Intended for healthcare professionals


Severe persistent visual field constriction associated with vigabatrin

BMJ 1997; 314 doi: (Published 18 January 1997) Cite this as: BMJ 1997;314:180
  1. T Eke, honorary registrar in ophthalmologya,
  2. J F Talbot, consultant ophthalmologistb,
  3. M C Lawden, consultant neurologista
  1. a Departments of Ophthalmology and Neurology, Leicester Royal Infirmary, Leicester LE1 5WW
  2. b Department of Ophthalmology, Royal Hallamshire Hospital, Sheffield S10 2JF
  1. Correspondence to: Dr Lawden
  • Accepted 29 November 1996

Case reports

Case 1–A 22 year old woman with longstanding complex partial epilepsy started taking vigabatrin 2000 mg/day in addition to carbamazepine 600 mg/day and sodium valproate 1400 mg/day. Thirty seven months later she complained of tunnel vision and was found to have normal acuity but severely constricted visual fields in both eyes (fig 1 (top)). Her optic discs were slightly pale, and the peripheral retina seemed somewhat atrophic. Magnetic resonance imaging showed left hippocampal atrophy. Blood tests, including mitochondrial DNA screen and measurement of phytanic acid and lysosomal enzyme concentrations, gave normal results. Cone and rod electroretinography showed normal a and b waves, but oscillatory potentials were slightly subnormal. An electro-oculogram showed abnormally low Arden indices (left 139%; right 167%). Visual evoked responses were normal. Fluorescein angiography showed spotty hyperfluorescence in retinal pigment epithelium. Vigabatrin was discontinued, but fields and symptoms showed no improvement over the next 12 months.


Goldmann visual fields 37 months after start of vigabatrin treatment (case 1, top), 28 months after start of vigabatrin treatment (case 2, centre), 38 months after start of vigabatrin treatment (case 3, bottom)

Case 2–A 44 year old man with longstanding temporal lobe epilepsy had vigabatrin 4000 mg/day added to a regimen of phenytoin 400 mg/day and sodium valproate 3000 mg/day. Twenty eight months later he noticed constriction of his visual fields. Detailed assessment showed normal acuity with appreciable contraction of the peripheral fields, particularly nasally (fig 1 (centre)). Ocular and neurological examinations gave normal results, and magnetic resonance scanning showed hippocampal asymmetry. Blood test results, as for case 1, were normal. Vigabatrin treatment was discontinued 36 months later after temporal lobectomy. Four years after presentation the optic discs were slightly pale. Fluorescein fundus angiography showed nothing unusual. Electro-oculography showed a low to normal Arden index (185%). Electroretinography showed normal latency and amplitudes for a and b waves, but oscillatory potentials were not assessed. Visual evoked responses were normal to both pattern reversal and flash stimuli. Visual symptoms and fields remained stable since presentation.

Case 3–A 46 year old woman with longstanding complex partial epilepsy started taking vigabatrin 3500 mg/day in addition to carbamazepine 600 mg/day. After 38 months she noticed that she was bumping into objects, although her central vision remained normal. Visual fields were concentrically constricted in both eyes (fig 1 (bottom)), but funduscopy and fluorescein angiography gave normal results. Electroretinography showed reduced oscillatory potentials; electrodiagnostic test results were otherwise normal. Magnetic resonance imaging of the brain showed no abnormality. Vigabatrin was stopped, but the fields failed to improve.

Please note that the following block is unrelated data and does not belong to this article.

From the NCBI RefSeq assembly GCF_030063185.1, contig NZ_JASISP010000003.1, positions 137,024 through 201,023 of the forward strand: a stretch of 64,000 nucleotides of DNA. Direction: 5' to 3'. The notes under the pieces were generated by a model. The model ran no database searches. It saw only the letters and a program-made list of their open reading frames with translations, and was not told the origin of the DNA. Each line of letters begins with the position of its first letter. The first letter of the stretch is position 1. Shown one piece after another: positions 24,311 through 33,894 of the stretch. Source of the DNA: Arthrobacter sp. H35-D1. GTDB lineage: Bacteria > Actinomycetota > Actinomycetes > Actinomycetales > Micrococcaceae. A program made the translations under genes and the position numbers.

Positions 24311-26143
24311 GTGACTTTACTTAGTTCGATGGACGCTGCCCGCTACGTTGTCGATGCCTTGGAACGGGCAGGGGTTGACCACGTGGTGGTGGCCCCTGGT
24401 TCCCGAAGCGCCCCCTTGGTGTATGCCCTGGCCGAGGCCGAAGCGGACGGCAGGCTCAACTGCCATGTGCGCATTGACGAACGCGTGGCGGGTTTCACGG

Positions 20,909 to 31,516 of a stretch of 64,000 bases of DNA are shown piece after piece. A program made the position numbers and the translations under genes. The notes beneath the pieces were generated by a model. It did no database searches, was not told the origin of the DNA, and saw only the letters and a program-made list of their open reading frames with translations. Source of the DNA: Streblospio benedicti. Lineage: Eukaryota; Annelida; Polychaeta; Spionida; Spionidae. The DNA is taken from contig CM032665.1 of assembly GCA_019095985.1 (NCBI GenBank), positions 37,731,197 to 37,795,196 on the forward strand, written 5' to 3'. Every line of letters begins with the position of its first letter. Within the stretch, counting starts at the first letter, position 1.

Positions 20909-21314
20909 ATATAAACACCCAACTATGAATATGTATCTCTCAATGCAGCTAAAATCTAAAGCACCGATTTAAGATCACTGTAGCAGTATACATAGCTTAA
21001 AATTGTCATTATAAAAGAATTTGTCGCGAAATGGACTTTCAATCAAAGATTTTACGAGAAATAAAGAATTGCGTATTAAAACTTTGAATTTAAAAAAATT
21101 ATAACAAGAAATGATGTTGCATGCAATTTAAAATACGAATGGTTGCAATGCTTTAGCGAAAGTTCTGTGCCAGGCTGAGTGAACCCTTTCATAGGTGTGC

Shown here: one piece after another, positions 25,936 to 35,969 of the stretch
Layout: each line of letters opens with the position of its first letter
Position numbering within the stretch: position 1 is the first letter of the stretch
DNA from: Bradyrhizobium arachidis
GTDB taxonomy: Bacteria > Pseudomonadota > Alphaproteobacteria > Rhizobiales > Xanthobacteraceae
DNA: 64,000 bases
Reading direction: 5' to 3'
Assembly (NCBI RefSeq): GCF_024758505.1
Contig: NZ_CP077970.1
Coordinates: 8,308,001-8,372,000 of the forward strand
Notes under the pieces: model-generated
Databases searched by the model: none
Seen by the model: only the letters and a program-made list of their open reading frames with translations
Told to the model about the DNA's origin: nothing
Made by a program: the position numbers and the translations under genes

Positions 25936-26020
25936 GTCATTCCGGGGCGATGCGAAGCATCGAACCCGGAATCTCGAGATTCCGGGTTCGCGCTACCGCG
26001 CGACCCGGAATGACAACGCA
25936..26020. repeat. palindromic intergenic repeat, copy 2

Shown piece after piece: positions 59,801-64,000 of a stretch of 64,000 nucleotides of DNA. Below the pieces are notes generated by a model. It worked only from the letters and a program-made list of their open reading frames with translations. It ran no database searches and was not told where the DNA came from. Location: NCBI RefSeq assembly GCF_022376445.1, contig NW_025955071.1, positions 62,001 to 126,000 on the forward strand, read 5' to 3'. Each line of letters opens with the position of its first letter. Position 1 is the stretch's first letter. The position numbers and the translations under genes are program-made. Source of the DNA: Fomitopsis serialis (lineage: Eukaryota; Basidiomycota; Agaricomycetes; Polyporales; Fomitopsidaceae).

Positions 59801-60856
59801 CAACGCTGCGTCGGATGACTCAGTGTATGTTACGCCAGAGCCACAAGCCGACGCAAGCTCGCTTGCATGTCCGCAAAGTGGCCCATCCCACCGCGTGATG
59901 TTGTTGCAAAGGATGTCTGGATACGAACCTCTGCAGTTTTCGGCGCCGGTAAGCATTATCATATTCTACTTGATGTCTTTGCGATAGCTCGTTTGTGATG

These three cases have the common feature of symptomatic constriction of the visual field two to three years after starting vigabatrin treatment. Though visual complaints such as diplopia have occasionally been reported with vigabatrin use,1 visual field impairment has rarely been noted. One reported case of unilateral visual field constriction was ascribed to an immune mediated anterior ischaemic optic neuropathy.2 A literature search found brief details of one other case of bilateral field constriction apparently induced by vigabatrin.3 By January 1997 nine cases of visual field defects had been reported to the Committee on Safety of Medicines (Medicines Control Agency, adverse drug reactions online information tracking service), including our three cases. The manufacturers of vigabatrin had received 28 reports of visual field abnormalities worldwide by January 1997 in an estimated 140 000 patients treated (Hoechst Marion Roussel, personal communication).

Vigabatrin causes microvacuolation in myelin sheaths in the white matter of rats, mice, and dogs but not in monkeys or humans.4 However, the low Arden index and reduced oscillatory potentials in our cases suggest that the outer retina rather than the optic nerve is damaged. In albino but not pigmented rats vigabatrin has a dose dependent effect on the outer retina,5 characterised histologically by disruption of the outer nuclear layer. The significance of this finding to our own observations is unclear. A prospective evaluation of visual fields in asymptomatic patients taking vigabatrin is in progress, and we have identified several other abnormalities, which will be reported in due course.


Funding: None.

Conflict of interest: None.


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